(November 29, 2011) — Plan sponsors are subject to new risks within stable-value strategies, consulting giant Towers Watson says.
“While stable value investment strategies have performed relatively well during the past few years compared to money market strategies, we believe the changed environment means investors should revisit these with a view to understanding all the risks now associated with this investment strategy,” said Peter Schmit, research manager in Towers Watson’s investment business and co-author of the paper. “Regardless of upcoming regulatory decisions, we believe there has been a structural shift in competitive advantage away from plan sponsors and stable-value managers over to insurance providers and the investment strategy now faces distinct market risks and regulatory headwinds.”
In a statement, Schmit added: “We have been discussing stable value with our clients for a number of years, specifically with an emphasis on the education and oversight of the complex structured product…As a plan sponsor fiduciary, it is important to understand the wrap issuer market and the developments within the wrap market, as well as the risks associated with stable value. Ultimately, those who are armed with the best information will make the wiser investment choices as they relate to this issue.”
The whitepaper — titled “Assessing Stable-Value Strategies: What Plan Sponsors Should Consider” — noted that Dodd-Frank is a wide-ranging law that could impact stable-value because it will define whether or not stable-value wrap contracts should be included within the definition of a swap security. “This is a concern throughout the stable-value market since Dodd-Frank could be very harmful to the future of the stable-value industry. Reform could include capital and margin requirements for banks’ swap transactions as well as new clearing and reporting requirements,” the report explained. “If stable- value contracts were to fall under this definition, the additional requirements may deter certain wrap providers from issuing new wrap capacity, which would put even greater pressure on a market that is trying to cope with an already-limited supply of insurance wrap capacity.”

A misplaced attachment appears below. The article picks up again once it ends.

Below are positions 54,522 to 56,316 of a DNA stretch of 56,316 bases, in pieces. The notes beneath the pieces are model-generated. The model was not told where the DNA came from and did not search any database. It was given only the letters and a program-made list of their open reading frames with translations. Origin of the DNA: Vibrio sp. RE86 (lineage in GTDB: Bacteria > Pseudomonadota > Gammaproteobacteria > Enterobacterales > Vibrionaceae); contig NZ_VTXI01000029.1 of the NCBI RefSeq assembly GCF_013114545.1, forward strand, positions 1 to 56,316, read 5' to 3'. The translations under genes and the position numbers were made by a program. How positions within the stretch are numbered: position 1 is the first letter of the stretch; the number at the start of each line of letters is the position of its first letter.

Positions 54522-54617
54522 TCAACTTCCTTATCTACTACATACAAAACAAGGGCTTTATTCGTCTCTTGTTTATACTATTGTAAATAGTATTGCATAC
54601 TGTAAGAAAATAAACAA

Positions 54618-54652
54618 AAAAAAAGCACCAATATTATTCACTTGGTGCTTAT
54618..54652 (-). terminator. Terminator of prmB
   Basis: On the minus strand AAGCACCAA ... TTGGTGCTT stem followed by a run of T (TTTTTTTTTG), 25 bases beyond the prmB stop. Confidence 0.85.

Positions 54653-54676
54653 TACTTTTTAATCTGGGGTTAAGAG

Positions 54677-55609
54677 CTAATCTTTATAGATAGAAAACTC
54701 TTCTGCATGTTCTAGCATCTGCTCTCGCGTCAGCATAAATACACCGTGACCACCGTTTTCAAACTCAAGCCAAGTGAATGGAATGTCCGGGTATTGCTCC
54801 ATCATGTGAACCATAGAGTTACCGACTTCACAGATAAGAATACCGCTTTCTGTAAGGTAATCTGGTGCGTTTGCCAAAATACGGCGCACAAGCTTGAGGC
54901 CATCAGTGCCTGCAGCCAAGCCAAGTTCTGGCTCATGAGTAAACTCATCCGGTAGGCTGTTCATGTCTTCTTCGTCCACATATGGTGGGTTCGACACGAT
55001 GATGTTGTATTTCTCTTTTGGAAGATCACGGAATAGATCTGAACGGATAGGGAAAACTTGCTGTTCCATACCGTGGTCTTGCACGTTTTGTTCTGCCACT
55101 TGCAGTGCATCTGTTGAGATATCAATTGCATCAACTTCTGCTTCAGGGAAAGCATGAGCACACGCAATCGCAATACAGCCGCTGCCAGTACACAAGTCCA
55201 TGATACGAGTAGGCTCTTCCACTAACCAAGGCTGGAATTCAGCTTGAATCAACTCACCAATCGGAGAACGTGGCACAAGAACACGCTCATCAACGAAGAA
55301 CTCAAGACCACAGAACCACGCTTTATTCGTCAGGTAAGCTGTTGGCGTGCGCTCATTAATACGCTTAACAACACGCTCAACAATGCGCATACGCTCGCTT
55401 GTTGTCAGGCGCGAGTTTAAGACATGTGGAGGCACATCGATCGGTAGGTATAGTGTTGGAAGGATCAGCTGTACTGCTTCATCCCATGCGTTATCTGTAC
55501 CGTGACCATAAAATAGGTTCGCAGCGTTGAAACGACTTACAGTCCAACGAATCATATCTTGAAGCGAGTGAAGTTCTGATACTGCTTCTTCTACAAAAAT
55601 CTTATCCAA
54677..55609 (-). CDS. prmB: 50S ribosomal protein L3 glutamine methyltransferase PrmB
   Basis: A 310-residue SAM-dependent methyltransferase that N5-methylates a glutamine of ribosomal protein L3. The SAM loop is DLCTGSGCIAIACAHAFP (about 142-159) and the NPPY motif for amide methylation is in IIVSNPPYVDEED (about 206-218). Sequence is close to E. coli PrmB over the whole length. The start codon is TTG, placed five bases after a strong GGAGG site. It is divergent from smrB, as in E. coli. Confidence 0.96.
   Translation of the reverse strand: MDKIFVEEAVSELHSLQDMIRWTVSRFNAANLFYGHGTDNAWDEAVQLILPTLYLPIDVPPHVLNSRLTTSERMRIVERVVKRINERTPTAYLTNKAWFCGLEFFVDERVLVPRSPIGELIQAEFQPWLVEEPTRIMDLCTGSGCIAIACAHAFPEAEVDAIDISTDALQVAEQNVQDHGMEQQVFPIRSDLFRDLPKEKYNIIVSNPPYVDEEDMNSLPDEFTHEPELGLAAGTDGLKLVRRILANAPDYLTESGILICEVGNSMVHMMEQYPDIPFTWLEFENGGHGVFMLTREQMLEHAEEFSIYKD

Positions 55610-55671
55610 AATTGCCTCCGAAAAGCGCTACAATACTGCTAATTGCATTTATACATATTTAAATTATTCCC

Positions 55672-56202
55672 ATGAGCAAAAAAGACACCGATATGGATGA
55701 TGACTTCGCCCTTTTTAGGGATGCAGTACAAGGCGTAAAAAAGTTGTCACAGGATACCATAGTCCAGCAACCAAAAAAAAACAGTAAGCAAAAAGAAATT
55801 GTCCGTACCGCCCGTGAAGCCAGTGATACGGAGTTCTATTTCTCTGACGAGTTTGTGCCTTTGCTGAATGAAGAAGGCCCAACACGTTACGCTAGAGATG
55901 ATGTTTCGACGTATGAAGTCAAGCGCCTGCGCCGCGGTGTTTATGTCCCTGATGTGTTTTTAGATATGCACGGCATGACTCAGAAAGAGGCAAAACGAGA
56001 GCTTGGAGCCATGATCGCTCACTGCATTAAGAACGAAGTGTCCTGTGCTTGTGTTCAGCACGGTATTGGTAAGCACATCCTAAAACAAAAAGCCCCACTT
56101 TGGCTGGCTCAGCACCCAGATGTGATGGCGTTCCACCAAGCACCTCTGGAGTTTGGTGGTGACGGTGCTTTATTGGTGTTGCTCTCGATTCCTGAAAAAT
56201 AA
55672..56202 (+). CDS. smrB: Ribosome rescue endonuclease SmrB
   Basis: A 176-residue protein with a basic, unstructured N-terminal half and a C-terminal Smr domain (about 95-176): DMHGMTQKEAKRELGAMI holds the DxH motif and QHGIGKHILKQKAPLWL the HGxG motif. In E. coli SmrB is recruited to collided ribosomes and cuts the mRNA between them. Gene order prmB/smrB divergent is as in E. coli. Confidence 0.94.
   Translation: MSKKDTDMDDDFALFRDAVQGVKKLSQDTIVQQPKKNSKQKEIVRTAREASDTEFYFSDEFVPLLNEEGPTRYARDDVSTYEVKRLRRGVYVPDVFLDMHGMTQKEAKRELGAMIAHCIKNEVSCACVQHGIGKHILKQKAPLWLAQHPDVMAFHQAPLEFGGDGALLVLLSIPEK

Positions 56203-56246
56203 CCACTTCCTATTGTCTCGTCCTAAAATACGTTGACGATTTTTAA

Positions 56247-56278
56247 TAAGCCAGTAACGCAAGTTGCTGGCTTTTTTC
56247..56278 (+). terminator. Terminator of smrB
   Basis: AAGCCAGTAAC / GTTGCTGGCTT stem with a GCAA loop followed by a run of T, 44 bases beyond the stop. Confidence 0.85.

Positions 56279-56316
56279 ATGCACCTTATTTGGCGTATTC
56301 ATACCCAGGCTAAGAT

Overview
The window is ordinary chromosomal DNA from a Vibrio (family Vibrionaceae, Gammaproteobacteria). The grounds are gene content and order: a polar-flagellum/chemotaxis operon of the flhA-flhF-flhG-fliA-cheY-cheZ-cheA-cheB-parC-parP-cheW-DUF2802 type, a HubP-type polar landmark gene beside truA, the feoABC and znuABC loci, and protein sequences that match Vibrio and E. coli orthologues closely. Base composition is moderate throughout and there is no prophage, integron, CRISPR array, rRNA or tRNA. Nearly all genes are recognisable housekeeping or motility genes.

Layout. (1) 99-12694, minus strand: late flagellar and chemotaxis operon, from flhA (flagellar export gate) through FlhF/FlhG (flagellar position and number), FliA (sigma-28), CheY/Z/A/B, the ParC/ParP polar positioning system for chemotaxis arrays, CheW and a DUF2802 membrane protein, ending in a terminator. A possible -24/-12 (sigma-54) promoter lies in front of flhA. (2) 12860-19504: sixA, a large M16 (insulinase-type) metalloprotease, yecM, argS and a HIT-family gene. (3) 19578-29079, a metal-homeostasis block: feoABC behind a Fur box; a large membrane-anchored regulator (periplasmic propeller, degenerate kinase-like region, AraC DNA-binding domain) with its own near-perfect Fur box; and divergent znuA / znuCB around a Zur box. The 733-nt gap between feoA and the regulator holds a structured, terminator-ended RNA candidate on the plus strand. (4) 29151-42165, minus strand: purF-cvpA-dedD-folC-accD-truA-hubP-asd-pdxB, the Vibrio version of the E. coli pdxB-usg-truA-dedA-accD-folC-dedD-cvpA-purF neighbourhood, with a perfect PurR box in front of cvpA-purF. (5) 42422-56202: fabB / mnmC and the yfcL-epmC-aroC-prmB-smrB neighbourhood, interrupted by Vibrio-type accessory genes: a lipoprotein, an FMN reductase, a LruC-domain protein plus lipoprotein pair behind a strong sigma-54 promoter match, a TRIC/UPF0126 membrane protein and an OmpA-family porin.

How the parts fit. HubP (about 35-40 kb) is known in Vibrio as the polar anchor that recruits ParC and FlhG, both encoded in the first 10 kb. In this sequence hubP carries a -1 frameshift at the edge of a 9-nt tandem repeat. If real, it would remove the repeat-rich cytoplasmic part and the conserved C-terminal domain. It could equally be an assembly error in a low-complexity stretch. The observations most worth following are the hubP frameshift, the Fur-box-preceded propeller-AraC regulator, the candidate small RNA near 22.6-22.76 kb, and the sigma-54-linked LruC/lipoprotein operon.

The consulting firm warned plan sponsors that they should be aware of the type of events that may cause a violation of the wrap agreement. Such risks include counterparty, term, credit and liquidity (at the plan level) and are exaggerated by:
2) Lack of standardization
3) Less-than-ideal transparency
4) Changing markets prompted by uncertainty over Dodd-Frank, swap legislation, diminishing capacity and evolution of the wrap market
5) The reality of higher wrap fees and lower yields
Last year, sources told aiCIO that the San Diego Country Employees Retirement Association (SDCERA) was leveraging its fixed-income portfolio to create ‘risk parity’, continuing a trend among pension funds. At the time, the SDCERA board planned on increasing its stable value portfolio to 35% from 21%, cutting the value of its growth-oriented portfolio to 40% from 55%. While its stable value portfolio included US Treasuries and emerging fixed-income, its growth-oriented portfolio consisted of global and emerging market equities and high-yield bonds. Lee Partridge, the pension’s outsourced CIO at Integrity Capital, recommended the changes.
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